But with the federal government now desperately clinging to power, courtesy of the predicament in which Speaker Peter Slipper has found himself, and an opposition intent on undoing pretty much everything introduced during the Labor years, it is worth examining what a change of government would mean for long-suffering Telstra shareholders.

The short answer is, not very much. For Telstra's management has struck a very clever deal, one that largely insulates the company from any change of plan on the NBN rollout.

Given the triple-barrel shotgun pointed at their heads by the Communications Minister, Stephen Conroy - the forced sale of its Foxtel stake, the sale of its existing fibre network and being prohibited from bidding for new mobile spectrum - if they refused a deal, it is testimony to the skills within Telstra's hierarchy that it has achieved such a result.

To be fair, Conroy's "too good to refuse" offer was aimed squarely at Sol Trujillo and his American imports, a belligerent but handsomely paid band of rough riders who first scuppered the Howard government's broadband policy and then set about undermining the newly elected Rudd government's ambitions.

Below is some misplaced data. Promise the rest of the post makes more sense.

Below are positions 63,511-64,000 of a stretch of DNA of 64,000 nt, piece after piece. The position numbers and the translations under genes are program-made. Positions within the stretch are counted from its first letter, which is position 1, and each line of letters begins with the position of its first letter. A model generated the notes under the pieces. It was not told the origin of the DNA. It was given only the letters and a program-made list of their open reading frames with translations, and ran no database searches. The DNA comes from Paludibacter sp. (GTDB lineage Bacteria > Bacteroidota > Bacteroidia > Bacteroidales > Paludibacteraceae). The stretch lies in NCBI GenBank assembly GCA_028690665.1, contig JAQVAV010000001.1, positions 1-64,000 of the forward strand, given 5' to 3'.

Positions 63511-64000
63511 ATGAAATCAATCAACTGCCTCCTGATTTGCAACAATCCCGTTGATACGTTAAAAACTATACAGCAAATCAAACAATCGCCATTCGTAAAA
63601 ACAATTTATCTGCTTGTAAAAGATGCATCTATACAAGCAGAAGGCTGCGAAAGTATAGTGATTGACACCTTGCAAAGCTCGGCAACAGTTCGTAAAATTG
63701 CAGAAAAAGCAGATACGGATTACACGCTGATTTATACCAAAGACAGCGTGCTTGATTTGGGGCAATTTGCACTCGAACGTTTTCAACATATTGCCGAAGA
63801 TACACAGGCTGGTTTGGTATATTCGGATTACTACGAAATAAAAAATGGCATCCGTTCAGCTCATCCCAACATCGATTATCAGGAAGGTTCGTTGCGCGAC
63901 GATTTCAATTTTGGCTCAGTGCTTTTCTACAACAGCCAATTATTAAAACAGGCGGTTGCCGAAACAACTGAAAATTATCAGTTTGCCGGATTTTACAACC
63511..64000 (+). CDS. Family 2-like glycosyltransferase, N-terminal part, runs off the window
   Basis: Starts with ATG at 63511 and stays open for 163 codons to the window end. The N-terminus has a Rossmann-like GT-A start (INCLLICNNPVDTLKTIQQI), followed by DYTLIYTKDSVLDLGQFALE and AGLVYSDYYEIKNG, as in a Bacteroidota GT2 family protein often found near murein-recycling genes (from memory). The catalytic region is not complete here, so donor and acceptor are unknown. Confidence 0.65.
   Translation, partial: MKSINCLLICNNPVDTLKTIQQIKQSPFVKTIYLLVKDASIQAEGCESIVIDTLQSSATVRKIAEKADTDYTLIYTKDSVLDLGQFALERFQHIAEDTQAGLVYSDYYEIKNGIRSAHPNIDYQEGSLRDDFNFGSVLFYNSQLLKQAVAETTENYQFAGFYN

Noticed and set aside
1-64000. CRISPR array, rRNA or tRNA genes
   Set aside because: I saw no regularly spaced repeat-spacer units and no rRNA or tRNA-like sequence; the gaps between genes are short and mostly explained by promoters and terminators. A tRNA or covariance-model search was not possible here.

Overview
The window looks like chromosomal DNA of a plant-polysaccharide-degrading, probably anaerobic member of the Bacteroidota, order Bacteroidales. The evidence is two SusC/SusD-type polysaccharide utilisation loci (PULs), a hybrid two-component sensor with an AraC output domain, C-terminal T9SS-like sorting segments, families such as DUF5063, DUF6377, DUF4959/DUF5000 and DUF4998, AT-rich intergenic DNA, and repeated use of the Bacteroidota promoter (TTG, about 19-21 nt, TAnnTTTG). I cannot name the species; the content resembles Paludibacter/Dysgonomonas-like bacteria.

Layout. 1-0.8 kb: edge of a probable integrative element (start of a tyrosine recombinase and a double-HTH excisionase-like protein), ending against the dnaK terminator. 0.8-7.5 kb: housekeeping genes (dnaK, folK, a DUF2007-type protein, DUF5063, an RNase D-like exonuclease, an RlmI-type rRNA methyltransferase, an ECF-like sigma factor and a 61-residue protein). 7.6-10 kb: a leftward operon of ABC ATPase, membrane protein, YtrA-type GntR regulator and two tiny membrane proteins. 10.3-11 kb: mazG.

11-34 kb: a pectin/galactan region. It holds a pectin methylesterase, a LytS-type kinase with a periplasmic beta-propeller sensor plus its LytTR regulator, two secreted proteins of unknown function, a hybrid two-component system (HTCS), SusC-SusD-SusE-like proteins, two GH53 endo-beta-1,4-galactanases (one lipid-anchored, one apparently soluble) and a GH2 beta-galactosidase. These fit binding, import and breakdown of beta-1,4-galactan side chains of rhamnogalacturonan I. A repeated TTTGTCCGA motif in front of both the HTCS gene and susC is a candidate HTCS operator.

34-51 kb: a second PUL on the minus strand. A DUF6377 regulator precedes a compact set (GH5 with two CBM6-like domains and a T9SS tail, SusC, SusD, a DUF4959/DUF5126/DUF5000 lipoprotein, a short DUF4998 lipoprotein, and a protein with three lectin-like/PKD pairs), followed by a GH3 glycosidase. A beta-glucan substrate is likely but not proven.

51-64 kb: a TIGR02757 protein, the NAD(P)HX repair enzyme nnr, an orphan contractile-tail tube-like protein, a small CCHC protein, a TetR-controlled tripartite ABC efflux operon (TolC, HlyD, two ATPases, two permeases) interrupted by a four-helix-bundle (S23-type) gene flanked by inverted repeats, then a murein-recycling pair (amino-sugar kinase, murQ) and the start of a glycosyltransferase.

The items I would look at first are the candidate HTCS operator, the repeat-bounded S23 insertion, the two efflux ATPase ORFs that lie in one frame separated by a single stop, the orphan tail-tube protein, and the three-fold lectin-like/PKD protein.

Soon after the NBN proposal, they packed their saddlebags and headed east into a golden sunrise, leaving new chief executive David Thodey and chairman Catherine Livingstone to pick up the pieces.

The $11-billion deal comprises three main payments. The first is $5 billion for a 30-year lease over all of Telstra's fixed-line infrastructure. Thanks to some clever negotiations by Telstra's Tony Warren, the company receives that money even if the broadband network is not built.

The second component is $4 billion, which it only receives as it switches customers over to the NBN.

But again, there is a clever clause that protects the company. Those customers who refuse to switch over, who simply want to maintain their old service, will continue to pay Telstra for the privilege.

The final component is a $2 billion payment for providing what's known as the universal service obligation, to provide a telephone at a fair price for all Australians. Prior to this deal, Telstra was forced to fund that as part of its monopoly obligations.

If you look at those three components, Telstra receives the first and third in full, and what it doesn't pick up on the second is buffered by retaining existing revenue.